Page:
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Governor signs Swanson’s human trafficking bills

California taxpayers can choose to contribute to the state’s new Child Victims of Human Trafficking Fund which gives money to community-based organizations, under an East Bay lawmaker’s bill signed into law Tuesday by Gov. Jerry Brown.

Californians already can make contributions to a variety of organizations listed on their personal income tax forms; AB 764 by Assemblyman Sandre Swanson, D-Alameda, adds to that list community-based organizations that protect sexually exploited minors.

“Countless organizations throughout the state provide vital support services to child victims of sexual exploitation,” Swanson said in a news release. “Our state lacks a consistent process through which appropriate victim services can be provided to thousands of children who are struggling out on the street. With the Governor’s signature on this bill, our state can begin plucking these young girls from the eye of a hurricane and plant them in safe environments where they can be what they are: children.”

AB 764 enjoyed overwhelming bipartisan support: The Assembly approved it on a 74-2 vote in June; the state Senate approved it 37-1 in August; and the Assembly voted 79-0 in August to concur in the state Senate’s amendments.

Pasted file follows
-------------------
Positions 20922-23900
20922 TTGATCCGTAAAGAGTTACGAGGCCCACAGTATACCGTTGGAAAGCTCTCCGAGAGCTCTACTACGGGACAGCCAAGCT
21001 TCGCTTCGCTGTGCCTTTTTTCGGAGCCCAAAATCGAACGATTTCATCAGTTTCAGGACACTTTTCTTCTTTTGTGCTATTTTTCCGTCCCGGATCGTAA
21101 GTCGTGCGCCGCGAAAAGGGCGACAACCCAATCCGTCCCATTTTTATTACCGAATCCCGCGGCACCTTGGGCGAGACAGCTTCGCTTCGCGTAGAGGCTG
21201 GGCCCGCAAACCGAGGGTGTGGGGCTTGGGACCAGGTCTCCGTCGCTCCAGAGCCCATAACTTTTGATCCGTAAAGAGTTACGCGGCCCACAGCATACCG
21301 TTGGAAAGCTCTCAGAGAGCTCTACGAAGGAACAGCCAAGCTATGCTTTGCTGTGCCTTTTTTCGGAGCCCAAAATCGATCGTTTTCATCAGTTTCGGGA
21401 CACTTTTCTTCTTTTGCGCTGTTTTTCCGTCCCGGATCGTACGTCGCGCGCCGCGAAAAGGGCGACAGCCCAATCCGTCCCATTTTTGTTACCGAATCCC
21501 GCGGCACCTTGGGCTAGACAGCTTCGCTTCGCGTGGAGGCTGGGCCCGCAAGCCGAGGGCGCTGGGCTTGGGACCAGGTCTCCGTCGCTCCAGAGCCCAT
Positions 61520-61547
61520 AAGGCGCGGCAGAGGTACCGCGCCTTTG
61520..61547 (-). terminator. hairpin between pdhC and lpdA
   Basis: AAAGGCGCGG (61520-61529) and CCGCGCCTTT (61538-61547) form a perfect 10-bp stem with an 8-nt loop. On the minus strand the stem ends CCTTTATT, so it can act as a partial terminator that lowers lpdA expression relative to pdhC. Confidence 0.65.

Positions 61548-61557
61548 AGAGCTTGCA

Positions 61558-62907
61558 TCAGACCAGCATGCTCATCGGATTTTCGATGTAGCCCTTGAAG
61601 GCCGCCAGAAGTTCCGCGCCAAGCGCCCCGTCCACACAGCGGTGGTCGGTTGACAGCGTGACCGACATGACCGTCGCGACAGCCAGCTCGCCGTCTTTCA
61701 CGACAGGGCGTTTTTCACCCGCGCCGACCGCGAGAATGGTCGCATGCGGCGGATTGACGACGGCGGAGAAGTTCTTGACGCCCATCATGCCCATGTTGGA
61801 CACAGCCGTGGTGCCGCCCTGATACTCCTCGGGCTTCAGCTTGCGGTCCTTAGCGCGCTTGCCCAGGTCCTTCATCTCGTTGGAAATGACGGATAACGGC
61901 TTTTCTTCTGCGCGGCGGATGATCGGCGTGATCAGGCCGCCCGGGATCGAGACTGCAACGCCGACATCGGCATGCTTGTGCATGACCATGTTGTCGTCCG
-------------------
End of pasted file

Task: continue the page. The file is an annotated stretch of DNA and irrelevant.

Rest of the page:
Brown also on Tuesday signed Swanson’s AB 90, which tightens state law’s language on criminal profiteering in child prostitution. Federal law clearly states prosecutors need not prove force or coercion when a trafficking victim is younger than 18, but state law was vague, requiring a showing of force even as it said it intended to conform with federal law. AB 90 changes the state’s standard of proof to require only a showing that the defendant “caused, induced, encouraged or persuaded the victim,” and also lets prosecutors implement already-existing fines and forfeiture provisions. The Assembly and state Senate approved this bill on unanimous votes.

Swanson has authored several other bills in recent years dealing with human trafficking. Most recently, Brown in June signed into law Swanson’s AB 12, which boosted fines against “johns” who pay for sex with minors and required that the money be directed to groups providing therapy, housing, shelter, and education to child victims of sex trafficking.

Josh Richman

Josh Richman covers state and national politics for the Bay Area News Group. A New York City native, he earned a bachelor’s degree in journalism from the University of Missouri and reported for the Express-Times of Easton, Pa. for five years before coming to the Oakland Tribune and ANG Newspapers in 1997. He is a frequent guest on KQED Channel 9’s “This Week in Northern California;” a proud father; an Eagle Scout; a somewhat skilled player of low-stakes poker; a rather good cook; a firm believer in the use of semicolons; and an unabashed political junkie who will never, EVER seek elected office.

  • RR, Senile Columnist

    It’s about time. Alameda county is No. 1 in child trafficking.